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Mrs. Slepak Tells of Questioning by Moscow Police

June 5, 1978
See Original Daily Bulletin From This Date

Mrs. Maria Slepak has told the Canadian Committee for Soviet Jewry that after she and her husband, the leading Soviet Jewish activist Vladimir Slepak, were arrested by Moscow police last Thursday they were questioned principally about he whereabouts of their youngest son who is in hiding to escape being drafted into the Red Army.

Mrs. Genya Intrator, of the Canadian Committee, told the Jewish Telegraphic Agency in a telephone interview from Toronto today that she had spoken by telephone to Mrs. Slepak, who was released from prison Thursday night after she suffered an attack of pancreatis but was told to report back for interrogation tomorrow. Her husband is still being held at Moscow’s Buterskaya Prison.

The Slepaks were arrested Thursday after they displayed a banner from their eighth floor balcony window saying “Let us go to our son in Israel.” They were charged with “malicious hooliganism” which could draw a sentence of up to five years inprisonment.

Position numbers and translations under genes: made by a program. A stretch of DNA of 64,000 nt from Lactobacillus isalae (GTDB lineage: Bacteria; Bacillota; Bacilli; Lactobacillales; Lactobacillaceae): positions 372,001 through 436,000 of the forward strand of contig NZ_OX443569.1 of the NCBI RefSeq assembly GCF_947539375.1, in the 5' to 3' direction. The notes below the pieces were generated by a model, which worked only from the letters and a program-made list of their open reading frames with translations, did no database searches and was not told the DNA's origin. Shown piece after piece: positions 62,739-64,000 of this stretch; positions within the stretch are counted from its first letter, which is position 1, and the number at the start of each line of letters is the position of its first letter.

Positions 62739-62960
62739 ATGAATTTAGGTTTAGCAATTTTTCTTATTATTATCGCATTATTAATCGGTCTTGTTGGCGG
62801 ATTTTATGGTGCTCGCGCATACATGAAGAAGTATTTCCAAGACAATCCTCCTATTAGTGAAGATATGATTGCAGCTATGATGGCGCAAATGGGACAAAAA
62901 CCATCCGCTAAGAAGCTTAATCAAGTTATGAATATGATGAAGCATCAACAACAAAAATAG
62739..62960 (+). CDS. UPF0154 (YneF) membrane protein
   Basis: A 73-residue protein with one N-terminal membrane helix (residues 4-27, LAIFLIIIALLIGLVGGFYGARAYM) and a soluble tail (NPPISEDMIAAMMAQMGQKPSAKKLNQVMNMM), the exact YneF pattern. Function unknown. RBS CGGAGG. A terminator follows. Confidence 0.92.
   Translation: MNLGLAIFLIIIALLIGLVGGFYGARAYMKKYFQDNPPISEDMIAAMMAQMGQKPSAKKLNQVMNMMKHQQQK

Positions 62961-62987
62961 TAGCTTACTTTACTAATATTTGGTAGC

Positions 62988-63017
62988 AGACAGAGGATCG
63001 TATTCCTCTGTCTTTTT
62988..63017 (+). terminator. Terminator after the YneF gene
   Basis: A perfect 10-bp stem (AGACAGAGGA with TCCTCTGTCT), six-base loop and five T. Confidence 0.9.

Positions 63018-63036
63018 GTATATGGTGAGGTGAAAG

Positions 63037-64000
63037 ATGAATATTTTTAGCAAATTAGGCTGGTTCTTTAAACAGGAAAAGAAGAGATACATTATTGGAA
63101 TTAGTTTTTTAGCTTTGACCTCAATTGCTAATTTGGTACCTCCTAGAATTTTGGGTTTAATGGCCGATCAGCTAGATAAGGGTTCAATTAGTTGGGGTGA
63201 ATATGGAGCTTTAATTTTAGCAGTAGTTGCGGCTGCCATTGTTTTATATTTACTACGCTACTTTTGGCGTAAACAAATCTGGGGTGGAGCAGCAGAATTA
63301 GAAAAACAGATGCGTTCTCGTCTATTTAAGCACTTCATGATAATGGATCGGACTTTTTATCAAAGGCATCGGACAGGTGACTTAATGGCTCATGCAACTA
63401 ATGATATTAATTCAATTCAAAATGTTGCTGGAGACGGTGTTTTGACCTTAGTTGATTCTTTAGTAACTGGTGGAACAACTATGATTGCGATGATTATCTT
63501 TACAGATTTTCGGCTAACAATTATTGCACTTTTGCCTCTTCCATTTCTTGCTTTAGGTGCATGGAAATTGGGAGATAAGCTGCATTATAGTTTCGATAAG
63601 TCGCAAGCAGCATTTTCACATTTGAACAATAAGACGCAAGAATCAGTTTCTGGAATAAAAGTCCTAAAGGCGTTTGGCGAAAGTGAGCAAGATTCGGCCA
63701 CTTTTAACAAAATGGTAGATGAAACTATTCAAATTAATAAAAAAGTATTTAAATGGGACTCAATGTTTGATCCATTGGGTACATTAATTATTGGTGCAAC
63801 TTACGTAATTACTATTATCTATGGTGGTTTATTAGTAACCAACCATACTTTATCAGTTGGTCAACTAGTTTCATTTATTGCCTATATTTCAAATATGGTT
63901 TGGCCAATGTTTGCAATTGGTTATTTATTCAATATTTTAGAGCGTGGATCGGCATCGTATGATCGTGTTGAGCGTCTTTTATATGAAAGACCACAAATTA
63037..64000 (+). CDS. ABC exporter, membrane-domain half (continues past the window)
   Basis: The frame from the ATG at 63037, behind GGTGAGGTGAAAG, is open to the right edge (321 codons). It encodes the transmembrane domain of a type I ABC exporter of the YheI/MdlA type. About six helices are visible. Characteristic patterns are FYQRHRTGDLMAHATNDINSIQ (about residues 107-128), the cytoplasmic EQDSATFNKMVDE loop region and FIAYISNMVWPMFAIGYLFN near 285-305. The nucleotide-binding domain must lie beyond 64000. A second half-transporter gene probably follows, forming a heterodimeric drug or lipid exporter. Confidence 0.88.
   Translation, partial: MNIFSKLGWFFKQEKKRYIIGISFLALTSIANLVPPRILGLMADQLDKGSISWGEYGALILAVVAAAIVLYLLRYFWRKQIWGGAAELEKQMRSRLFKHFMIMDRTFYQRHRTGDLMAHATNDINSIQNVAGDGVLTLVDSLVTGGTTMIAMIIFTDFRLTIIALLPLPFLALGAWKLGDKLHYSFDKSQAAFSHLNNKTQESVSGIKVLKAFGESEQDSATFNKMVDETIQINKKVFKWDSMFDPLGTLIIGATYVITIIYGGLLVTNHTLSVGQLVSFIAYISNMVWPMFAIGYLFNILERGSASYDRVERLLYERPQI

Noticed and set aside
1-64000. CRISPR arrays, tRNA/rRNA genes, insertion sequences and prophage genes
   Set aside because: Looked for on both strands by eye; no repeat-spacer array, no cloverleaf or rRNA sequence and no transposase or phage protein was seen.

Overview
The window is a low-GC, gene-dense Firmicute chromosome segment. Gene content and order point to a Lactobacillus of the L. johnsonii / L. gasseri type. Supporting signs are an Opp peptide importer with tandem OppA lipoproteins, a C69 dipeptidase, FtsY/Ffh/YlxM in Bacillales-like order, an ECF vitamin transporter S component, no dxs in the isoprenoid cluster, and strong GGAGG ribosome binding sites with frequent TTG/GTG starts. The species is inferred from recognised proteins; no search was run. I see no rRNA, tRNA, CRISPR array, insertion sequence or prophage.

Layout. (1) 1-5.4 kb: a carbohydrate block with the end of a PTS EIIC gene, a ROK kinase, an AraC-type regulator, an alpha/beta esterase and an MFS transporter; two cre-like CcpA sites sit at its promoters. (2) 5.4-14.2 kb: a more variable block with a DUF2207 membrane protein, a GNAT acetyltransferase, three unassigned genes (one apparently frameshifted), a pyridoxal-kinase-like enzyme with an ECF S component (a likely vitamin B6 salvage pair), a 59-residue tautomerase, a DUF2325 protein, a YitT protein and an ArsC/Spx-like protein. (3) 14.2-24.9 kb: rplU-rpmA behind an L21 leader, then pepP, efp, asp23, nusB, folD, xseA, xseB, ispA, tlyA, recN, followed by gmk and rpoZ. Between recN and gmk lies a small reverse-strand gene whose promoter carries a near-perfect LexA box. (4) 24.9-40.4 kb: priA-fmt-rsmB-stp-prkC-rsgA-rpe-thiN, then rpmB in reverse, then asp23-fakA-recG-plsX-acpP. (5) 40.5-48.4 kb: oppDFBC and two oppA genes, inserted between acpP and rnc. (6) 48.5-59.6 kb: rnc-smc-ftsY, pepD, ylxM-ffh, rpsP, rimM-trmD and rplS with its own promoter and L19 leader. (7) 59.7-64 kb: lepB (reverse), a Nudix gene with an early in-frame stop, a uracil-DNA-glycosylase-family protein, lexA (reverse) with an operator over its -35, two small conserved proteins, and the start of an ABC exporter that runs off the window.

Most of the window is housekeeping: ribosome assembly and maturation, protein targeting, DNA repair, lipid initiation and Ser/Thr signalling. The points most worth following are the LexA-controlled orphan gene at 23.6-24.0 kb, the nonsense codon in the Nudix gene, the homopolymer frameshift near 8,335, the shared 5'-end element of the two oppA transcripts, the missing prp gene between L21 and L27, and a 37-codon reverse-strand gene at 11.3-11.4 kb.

Before police broke into their apartment, crowds in the street yelled at them. Mrs. Intrator quoted Mrs. Slepak as saying that “It is a preparation for a simple old fashioned pogrom….If the restraints were removed the mob would tear the Jews.”

Meanwhile, the Student Struggle for Soviet Jewry and the Union of Councils for Soviet Jews reported here today that the Slepaks’ eldest son, Alexander, who lives in Jerusalem has cabled President Carter urging his “immediate intervention.” In his cable Alexander Slepak said, “Regarding your consistent concern for justice and human rights throughout the world and your past interest and support of the case of the Slepaks, I strongly request your immediate intervention on behalf of my parents, Vladimir and Maria Slepak who have been arrested and charged in the Soviet Union.”

Mrs. Intrator reported that yesterday 13 friends of the Slepaks demonstrated in Pushkin Square across from the Slepak home. They were taken away in a police van and interrogated. All were released except for Ida Nudel, who is considered the “guardian angel” of the Soviet Jewish Prisoners of Conscience. The Nudel apartment was ransacked and some of her Hebrew books were taken away.

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